Prior to moving from South Deerfield to Greenfield in the spring of 1997, and having spent a lot of time in the woods of Deerfield, Whately, Hatfield, Conway, Ashfield and Williamsburg — not to mention my days in the woods near and far as a land surveyor — I had seen just one bobcat in 40-some years. That sighting occurred while sitting still and quiet during deer season with my back up against the western face of the highest ridge off Henhawk Trail, an old Indian Trail and discontinued road through the Conway State Forest, connecting Williamsburg to Conway. I felt privileged to see such an animal furtively making its way through wet terrain just south of Sikes Hill, west of Cricket Hill and northwest of High Ridge. Where better to see one? Back then, in the 1980s, the state had conducted a trap-and-collar bobcat study right there in that general area, live-trapping and collaring just shy of 20 bobcats for the study. The one that crossed my path wore no collar. But, yes, Bobcats have coexisted with us in these parts for many years, despite the fact that most people will never see one.

Not 50 years ago, bobcat hunting with packs of trained, baying hounds was a popular cold-weather activity in our Hampshire and Franklin hills. I remember the late Bill Gaffigan of Buckland speaking fondly of participating in the annual activity with his Buckland/Shelburne/Ashfield pals. And don’t forget that before leghold traps were outlawed in 1996, local trappers sold many a bobcat pelt at auction. In fact, I ran into just such a man who supplemented his income trapping, outspoken Ed Rose — who some may have known from his Holly Barn restaurant in Conway. Yes, I will never forget that cold November day at the Burgy outflow of Henhawk Trail, where I caught Rose exiting the southern woods carrying a large, 38-pound cat he was quite proud of. He should have been proud. It was a massive bobcat, the largest he had ever trapped, he said.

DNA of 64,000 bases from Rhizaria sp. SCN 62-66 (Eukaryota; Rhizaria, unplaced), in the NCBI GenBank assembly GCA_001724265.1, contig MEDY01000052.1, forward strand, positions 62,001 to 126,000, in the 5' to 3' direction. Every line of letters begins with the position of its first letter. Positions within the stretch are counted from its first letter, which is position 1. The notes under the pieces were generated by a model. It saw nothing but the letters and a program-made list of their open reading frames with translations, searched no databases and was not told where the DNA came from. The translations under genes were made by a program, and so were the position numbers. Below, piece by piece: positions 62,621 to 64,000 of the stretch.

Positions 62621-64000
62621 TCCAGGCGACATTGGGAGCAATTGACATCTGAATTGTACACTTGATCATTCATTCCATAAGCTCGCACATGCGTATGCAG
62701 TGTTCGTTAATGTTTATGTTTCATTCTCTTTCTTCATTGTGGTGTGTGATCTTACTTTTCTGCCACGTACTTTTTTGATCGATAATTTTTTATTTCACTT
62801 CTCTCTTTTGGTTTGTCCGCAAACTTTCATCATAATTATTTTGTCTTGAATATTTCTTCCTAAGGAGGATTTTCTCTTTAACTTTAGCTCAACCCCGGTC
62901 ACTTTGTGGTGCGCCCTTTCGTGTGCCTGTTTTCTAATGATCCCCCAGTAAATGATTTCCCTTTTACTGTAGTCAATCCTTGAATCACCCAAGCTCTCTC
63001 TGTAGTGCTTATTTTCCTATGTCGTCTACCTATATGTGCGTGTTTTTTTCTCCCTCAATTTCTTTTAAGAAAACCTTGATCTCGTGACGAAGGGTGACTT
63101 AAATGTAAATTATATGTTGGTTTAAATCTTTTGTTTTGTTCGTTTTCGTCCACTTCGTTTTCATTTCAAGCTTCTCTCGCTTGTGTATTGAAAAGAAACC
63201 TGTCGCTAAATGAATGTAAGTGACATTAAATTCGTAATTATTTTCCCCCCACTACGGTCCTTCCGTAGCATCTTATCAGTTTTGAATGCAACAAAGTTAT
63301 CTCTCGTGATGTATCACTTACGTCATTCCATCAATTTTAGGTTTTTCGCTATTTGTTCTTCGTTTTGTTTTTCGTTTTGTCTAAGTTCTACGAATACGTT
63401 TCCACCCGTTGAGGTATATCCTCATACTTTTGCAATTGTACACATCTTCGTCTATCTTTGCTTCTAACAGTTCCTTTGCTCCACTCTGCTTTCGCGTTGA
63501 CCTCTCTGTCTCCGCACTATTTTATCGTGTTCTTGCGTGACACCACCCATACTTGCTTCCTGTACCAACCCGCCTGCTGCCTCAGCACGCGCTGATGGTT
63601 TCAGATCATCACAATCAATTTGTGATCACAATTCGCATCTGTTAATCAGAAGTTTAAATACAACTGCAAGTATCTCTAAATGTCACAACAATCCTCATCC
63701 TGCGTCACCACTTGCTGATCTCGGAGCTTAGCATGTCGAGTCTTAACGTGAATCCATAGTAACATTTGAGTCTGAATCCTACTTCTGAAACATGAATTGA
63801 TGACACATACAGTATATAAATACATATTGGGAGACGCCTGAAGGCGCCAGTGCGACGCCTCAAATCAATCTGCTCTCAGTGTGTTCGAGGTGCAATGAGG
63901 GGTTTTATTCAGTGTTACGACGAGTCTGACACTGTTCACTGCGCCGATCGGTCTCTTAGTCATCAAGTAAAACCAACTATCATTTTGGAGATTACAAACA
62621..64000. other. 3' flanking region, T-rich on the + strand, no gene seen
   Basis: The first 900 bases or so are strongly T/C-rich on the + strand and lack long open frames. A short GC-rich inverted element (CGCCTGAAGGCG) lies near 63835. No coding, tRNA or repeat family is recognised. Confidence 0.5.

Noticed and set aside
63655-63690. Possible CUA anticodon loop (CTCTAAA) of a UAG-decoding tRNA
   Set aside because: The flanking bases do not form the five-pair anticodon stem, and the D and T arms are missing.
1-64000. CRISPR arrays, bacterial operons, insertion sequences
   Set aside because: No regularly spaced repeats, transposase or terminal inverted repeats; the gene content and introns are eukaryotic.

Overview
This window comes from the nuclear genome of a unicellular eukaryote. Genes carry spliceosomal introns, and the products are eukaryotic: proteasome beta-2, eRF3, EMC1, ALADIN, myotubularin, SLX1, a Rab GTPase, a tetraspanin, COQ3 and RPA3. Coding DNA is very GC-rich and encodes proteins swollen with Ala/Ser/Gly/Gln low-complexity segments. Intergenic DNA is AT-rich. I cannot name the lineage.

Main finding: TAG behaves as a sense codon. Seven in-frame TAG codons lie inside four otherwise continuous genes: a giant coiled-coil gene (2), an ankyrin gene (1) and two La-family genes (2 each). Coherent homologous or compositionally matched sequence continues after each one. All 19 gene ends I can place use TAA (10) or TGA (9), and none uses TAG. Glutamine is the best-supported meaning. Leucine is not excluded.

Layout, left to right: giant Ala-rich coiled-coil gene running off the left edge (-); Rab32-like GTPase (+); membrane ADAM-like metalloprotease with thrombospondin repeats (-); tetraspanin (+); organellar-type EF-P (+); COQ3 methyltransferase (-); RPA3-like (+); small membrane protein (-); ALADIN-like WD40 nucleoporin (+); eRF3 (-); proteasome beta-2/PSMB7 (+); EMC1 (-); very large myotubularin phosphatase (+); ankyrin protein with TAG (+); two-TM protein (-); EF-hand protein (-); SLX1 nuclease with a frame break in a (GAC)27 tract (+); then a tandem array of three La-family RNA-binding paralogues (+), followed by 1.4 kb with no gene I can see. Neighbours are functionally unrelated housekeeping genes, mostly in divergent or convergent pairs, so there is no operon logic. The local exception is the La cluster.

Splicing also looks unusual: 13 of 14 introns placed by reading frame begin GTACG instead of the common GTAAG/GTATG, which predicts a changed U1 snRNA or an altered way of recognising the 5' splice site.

Online information confirms Rose’s assessment. Male bobcats ranges in height from 17 to 23 inches at the shoulder, weighing between 16 and 28 pounds. Canada lynxes appear to the eye to be bigger because they have longer legs. But the fact is that both are classified as medium-sized wildcats and are about the same height and weight. Bobcats and lynx both have tufted ears, Lynx’s a bit longer. Another distinguishing feature is the tail. The lynx’s bobbed tail is shorter and blacker than a bobcat’s. Also, unlike bobcats, lynx stand slightly taller at the hips than the shoulder.

It isn’t impossible that Canada lynx have already or soon will pass through Franklin County. One was photographed in the southern Vermont town of Londonderry in June. Since then, sightings have been reported in Searsburg, Vt., located downstream from the Deerfield River headwaters at Somerset Reservoir. Canada lynx are classified as an endangered species, which, until very recently, had not been seen anywhere south of Vermont’s Northeast Kingdom.

So, there you have it: a quick discussion of bobcats and lynx, all started by a random, friendly neighborhood phone call reporting a kitchen-window sighting.

You gotta love it.